Michigan individuals may wish to consider creating a living will as part of their estate planning. A living will is an important component of an estate plan because it lets an individual's loved ones know what their wishes are should that individual become incapacitated.
A living will tells family and medical professionals what treatment an individual does or does not wish to have performed as part of end-of-life care. Individuals may specify whether they want to be put on a heart-lung machine, whether they want to be tube fed and whether they want CPR performed. A living will does not affect the treatment of a healthy individual or affect the comfort level and treatment for pain management that an individual will receive.
Living wills and their provisions can be complex. Individuals should be certain that they are correctly specifying their wishes such as at what point they would wish to have a feeding tube withdrawn. Individuals may also use a living will to leave instructions that all life-saving measures should continue to be performed for as long as possible. In some cases, an individual's religion may play a part in how they choose to approach a living will.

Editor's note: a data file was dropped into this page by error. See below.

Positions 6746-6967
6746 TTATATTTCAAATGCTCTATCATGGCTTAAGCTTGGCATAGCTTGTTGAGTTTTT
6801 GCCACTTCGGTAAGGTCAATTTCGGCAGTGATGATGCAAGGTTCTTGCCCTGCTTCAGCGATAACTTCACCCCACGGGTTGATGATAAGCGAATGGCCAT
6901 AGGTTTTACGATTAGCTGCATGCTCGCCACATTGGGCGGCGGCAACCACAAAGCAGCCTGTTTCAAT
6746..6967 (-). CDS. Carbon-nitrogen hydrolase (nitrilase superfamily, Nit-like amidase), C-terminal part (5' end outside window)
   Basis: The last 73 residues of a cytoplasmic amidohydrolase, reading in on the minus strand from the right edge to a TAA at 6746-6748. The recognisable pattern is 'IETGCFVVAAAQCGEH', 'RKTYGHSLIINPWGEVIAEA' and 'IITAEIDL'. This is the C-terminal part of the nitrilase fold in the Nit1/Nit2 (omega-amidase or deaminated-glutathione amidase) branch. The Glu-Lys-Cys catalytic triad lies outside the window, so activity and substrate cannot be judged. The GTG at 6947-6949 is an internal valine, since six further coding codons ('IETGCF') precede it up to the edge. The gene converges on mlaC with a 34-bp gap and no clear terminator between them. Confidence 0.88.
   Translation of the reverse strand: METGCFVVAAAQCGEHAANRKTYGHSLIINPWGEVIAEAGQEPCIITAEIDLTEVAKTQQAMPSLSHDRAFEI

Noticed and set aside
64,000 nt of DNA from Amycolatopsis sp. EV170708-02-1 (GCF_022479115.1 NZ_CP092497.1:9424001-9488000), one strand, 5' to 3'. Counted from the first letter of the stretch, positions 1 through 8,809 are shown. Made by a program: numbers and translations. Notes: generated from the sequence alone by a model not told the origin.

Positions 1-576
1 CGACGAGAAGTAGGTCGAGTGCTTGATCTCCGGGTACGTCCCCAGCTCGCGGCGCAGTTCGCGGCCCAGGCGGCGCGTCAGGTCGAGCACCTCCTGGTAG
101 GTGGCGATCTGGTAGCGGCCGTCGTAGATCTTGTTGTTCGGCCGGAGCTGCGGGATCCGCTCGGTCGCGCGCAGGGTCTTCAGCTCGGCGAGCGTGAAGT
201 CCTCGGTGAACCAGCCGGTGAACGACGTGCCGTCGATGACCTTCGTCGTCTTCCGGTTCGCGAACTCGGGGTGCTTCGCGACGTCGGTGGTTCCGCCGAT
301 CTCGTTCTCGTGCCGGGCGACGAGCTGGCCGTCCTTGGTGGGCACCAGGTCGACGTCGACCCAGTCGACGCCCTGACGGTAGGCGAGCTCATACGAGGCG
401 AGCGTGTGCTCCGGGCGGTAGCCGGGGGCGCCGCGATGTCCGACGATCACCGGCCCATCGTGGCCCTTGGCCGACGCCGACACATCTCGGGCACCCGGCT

An individual who is preparing a living will may wish to consult with an attorney to ensure that the document is correct and uses the right language. That individual might also want to discuss plans with family and with their regular physician. After a discussion, they may conclude that they do not want to be denied nutrition but they do not wish to be placed on a ventilator or heart-lung machine if they have no brain activity.
Source: American Bar Association, "Living Wills, Health Care Proxies, & Advance Health Care Directives", November 30, 2014